When you watch Ron Popeil on YouTube with any of his infomercials where he trains his audience to “set it and forget it,” you'll see him take a hammer to his Ronco Showtime Rotisserie. Why does he do that?
Because he's showing you how high quality his product is. It's in the context of the contrast from his competitors who were pushing out similar products that were cheaply made.
But more importantly, he's demonstrating the power of “reduction.” Reduce cost, reduce risk, reduce repairs, reduce complexity, and reduct time to cook a chicken.
This is his twist on what we all know as benefits language. But his focus was always on the story of, “before and after.” And his after was always a message of reduction.
Look at the various ways your product reduces things. Does it reduce the amount of effort (in clicks or minutes)? Does it reduce the number of people that have to be involved? Does it reduce the risk of failure?
Homework assignment #4: Constraints
Ok, we're almost done with these assignments. I hope you're still here with me because as you wrap this up, you'll be telling a story that's far better than your competition. And telling a story that your prospects will love.
Now no one likes artificial constraints. Those “you only have 24 hours left before this deal goes away” offers feel artificial and forced. But not all constraints are artificial. If you've ever watched the barkers (which is how Popeil got his start) on boardwalks, you know that they only sell a limited amount of their products. It's strategic. When you watch, you'll see those last few folks who really wanted it stick around. Why? Because the barker will tell them if they stick around, he'll get them in on the next round – and they become the initial crowd for the next pitch session.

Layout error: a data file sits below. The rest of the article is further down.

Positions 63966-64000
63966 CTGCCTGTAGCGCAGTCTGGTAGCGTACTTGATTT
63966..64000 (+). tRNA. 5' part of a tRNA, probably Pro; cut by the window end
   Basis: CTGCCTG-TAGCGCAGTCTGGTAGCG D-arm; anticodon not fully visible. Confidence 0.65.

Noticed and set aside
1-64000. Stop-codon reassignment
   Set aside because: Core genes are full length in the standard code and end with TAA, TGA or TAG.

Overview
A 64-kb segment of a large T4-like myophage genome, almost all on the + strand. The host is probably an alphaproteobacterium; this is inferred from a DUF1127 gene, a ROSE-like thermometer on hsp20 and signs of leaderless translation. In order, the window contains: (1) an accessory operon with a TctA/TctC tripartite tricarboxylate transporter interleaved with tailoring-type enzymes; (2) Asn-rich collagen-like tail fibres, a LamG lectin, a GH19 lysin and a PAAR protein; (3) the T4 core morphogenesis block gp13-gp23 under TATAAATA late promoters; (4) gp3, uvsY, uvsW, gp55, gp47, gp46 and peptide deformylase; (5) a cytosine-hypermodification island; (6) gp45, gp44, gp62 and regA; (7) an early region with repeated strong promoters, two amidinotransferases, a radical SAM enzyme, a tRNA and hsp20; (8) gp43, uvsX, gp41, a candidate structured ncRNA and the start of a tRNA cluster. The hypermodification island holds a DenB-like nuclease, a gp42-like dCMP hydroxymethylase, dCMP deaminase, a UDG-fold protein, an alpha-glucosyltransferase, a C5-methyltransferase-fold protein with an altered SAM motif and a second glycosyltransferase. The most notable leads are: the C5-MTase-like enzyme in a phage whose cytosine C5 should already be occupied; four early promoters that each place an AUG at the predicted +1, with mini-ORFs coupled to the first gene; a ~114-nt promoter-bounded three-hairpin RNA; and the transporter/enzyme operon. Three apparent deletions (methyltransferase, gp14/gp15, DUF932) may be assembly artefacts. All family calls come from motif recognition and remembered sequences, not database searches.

But also, think back to the commercial at the beginning of this post. The roads are challenging and dangerous. Not every vehicle could do the work. The constraints aren't artificial at all. But when we tell the story, with the constraints in place, it makes the product stand out so much more.
Your last homework assignment is to dig into the constraints around your product. Who will it help, and who will it not work for? Where does it help and where does it not apply? When is it available and when will it no longer be around?
Want to learn more about telling stories?
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Turning your homework into a powerful story
You didn't think I was simply going to have you do all that work and then wish you good luck, right?
As you have guessed by now, the art of storytelling is in the prep. Without the homework, you can surely wing it, but it won't nearly be as powerful as when you prepare. And that's why you want to do that homework.
Then, it's really about assembling a powerful story.
I'm pretty sure I can't write a post like this without referencing Jobs or Apple, so let's look at one of the most famous examples – the original iPod launch.
Do you remember the iPod introduction? First there was a connection to history (“music has been around forever” and “it's a part of everyone's life” and “it will always be”).
Then, where does Jobs go next? (“There is no market leader” and “there are large companies like Sony that haven't had a hit yet”) That's right – he pushes the competition narrative.
From there, he moves into portability. He shows you all the options out there, but you know where this is going, right? It's the “1000 songs in your pocket” move. That's the reduction narrative.
When Jobs moves into the introduction of the iPod, he first moves into the constraint narrative by talking about his competitors. He highlights how expensive (per song) they are, and the fact that you can't take your entire collection with you (like you forget your favorite CD). He adds another layer to the constraint narrative by highlighting the physical nature of an iPod (“you can put it into your pocket”), and using contrast again.
So if you've done your homework, the final part is pulling the threads together to create a powerful story that presents your product as the answer that your customers have been looking for.